getting the soil acid,any suggestions

nicebutdim
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getting the soil acid,any suggestions

Post by nicebutdim » Sun Dec 12, 2010 6:11 pm

I've tried all sorts of remedies but none seem to work.Is there some part of this country that has natural acid soil?The composts sold as being for acid loving plants is at best over 6.5 which is not my idea of acidic.Ir seems impossible to buy true acid soil any where.Oak leaves ,pine needles ,coffee grouts sulphur I 've tried all these without success.There was a post a short while ago where someone used a liquid acidifying solution but no one seems to know what this is

Tom2006
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Re: getting the soil acid,any suggestions

Post by Tom2006 » Sun Dec 12, 2010 6:25 pm

peat is quite acidic so maybe added plenty of that...although not very environmentally friendly
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countrylover

Re: getting the soil acid,any suggestions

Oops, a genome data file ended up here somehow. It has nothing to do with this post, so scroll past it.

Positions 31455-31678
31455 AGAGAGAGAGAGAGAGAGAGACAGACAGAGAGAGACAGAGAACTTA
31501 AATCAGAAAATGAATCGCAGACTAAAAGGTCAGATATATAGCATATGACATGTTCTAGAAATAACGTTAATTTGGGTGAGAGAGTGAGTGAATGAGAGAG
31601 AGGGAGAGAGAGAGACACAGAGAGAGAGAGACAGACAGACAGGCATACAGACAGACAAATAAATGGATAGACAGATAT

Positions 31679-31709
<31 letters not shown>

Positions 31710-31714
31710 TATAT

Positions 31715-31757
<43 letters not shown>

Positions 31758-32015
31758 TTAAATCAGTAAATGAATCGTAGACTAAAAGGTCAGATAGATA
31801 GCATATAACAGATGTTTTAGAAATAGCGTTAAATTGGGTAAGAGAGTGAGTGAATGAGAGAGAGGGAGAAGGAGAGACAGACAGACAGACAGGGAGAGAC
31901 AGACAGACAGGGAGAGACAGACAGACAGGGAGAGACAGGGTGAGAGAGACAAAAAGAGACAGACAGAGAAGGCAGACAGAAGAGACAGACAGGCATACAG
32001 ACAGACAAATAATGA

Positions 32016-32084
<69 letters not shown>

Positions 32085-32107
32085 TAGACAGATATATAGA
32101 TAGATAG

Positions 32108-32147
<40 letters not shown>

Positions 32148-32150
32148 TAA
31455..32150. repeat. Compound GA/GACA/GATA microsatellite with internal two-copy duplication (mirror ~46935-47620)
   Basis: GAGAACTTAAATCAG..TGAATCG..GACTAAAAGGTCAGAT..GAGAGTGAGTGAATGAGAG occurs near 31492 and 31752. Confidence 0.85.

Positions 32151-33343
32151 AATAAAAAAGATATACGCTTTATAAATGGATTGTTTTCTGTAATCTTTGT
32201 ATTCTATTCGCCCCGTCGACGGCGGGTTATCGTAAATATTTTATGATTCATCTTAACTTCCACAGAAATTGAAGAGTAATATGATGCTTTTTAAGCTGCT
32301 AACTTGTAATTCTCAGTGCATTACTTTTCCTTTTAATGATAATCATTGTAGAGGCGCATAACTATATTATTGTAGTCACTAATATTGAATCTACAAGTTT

Post by countrylover » Sun Dec 12, 2010 6:45 pm

What you gonna grow in this soil? or maybe you wanna acidify soil where plants grow already?
Home remedies say that vinegar or bread are good acidifiers, even coke (H3PO4).
If you wanna use peat make sure it's pH is low 3-4,5.
As for sulphur granulated one is a good way cuz it won't be blown away or flushed deep down immediately. It changes pH very fast.
There are many acidifying synthetic fertilizers like (NH4)2SO4 but cannot be used with no limits otherwise too much salts accumulated in the soil will burn roots of your plants.
Mulch of conifers bark acidify soil slowly.
If nothing you have tried works you must check your bedrock. It may be pure calcium. In that case only raised bed would be a good solution.

nicebutdim
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Re: getting the soil acid,any suggestions